I’m thankful to be in this play, so grateful, I’m ready for it, and I’m loving it.  


Supporting the Arts

What is it about art that makes people talk about supporting it?  One might ask, if it’s so important to us, why do we have to make a concerted effort to support it?  Why doesn’t art just sell itself – and therefore find support without our having to discuss it?

From what I have read, there are a lot of reasons for this here in the good ol’ US of A.  One of the reasons I have read – perhaps it was in Adbusters?  – is that all of the people designing packages and doing ad layout for corporations are artists and would have been making ‘real art’ but they got waylaid by money.  I think that this is probably somewhat true – people with technical skills and a good eye are getting jobs making artsy things for non-artsy causes.

But that can’t be all of it.  So what else is it?  Is it the ease of purchasing mass-made products?  It is true that you can go to Target and get a nice looking wall hanging, already framed, for only about 20 or 30 bucks, and it’s a lot easier than going to an art festival and choosing something more individual that will probably cost you a lot more.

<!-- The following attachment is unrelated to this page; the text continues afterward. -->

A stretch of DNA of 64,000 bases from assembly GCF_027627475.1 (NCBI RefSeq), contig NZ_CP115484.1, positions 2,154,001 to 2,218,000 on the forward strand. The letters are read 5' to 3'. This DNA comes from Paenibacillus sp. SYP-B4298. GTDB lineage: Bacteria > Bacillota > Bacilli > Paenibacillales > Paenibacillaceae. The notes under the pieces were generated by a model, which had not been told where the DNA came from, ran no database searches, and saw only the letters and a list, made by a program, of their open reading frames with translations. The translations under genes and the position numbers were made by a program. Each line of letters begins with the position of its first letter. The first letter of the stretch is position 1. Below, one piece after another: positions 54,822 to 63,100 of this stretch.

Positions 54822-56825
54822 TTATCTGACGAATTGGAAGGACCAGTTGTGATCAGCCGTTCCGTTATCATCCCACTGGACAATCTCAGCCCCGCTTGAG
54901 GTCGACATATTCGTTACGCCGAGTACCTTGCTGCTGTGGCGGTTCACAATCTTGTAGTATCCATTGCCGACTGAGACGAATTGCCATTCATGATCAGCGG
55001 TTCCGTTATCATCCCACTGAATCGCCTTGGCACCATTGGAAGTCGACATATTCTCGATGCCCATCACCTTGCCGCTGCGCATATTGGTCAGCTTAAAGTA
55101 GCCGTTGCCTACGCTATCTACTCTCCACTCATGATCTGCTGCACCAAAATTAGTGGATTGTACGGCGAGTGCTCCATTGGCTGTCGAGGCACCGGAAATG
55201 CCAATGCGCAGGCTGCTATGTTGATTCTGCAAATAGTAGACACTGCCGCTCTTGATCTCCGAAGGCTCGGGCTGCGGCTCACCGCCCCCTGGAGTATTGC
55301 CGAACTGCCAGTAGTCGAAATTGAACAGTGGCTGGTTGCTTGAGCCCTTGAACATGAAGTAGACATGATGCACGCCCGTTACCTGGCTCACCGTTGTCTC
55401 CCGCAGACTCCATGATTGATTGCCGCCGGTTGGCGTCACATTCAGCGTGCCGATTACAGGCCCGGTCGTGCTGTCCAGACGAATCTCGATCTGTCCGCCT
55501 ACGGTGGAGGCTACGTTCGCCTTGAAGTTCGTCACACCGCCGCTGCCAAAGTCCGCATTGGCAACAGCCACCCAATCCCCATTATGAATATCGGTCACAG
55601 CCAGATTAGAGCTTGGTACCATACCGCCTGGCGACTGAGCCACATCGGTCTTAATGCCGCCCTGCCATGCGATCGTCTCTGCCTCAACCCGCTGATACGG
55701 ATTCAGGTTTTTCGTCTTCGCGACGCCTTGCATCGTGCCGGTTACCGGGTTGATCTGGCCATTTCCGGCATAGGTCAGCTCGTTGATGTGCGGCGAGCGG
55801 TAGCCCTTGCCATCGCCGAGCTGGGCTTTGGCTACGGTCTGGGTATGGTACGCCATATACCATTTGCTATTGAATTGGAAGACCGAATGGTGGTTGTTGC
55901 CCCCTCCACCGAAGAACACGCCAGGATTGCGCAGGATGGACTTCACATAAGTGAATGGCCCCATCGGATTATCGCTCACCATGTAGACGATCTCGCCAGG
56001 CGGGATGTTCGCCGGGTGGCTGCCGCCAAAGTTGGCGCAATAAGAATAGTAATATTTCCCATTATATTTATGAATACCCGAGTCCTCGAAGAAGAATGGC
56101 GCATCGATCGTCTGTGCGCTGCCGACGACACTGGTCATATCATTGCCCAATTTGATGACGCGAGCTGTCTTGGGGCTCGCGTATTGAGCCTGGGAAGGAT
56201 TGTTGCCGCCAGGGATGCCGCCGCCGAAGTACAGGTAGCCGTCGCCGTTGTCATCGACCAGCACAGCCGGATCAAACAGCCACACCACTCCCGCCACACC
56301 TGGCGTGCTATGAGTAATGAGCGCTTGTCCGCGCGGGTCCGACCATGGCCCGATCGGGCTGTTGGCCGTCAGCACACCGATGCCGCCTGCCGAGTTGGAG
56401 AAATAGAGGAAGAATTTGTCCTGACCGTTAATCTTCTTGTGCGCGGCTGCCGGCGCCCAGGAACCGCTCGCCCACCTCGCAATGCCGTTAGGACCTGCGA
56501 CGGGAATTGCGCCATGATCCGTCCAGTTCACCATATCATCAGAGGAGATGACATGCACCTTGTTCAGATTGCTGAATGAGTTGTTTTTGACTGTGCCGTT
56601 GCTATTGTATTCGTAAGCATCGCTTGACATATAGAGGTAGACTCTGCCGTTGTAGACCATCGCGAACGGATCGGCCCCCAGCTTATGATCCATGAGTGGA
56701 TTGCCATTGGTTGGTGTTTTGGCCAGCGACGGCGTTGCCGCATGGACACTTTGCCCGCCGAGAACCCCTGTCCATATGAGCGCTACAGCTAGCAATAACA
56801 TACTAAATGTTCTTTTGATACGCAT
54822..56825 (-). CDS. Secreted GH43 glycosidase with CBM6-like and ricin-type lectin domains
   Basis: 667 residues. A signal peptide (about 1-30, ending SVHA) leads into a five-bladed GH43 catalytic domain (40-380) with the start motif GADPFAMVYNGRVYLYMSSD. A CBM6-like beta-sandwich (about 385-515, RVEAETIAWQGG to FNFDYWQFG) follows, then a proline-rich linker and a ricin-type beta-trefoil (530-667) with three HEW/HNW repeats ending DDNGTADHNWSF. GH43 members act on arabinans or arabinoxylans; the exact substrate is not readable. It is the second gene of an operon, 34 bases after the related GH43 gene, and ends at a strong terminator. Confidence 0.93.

And choosing seems to be the problem.  I notice that in my craft business, my best seller is a stupid item – I saw some cute little Hello Kitty beads at Bobby Bead in Mpls. and purchased two packages of them, and then made bracelets of them combined with some other beads.  I also made a whole lot of jewelry of my own design out of polymer clay.  Guess what’s my best seller?  Hello, kitty.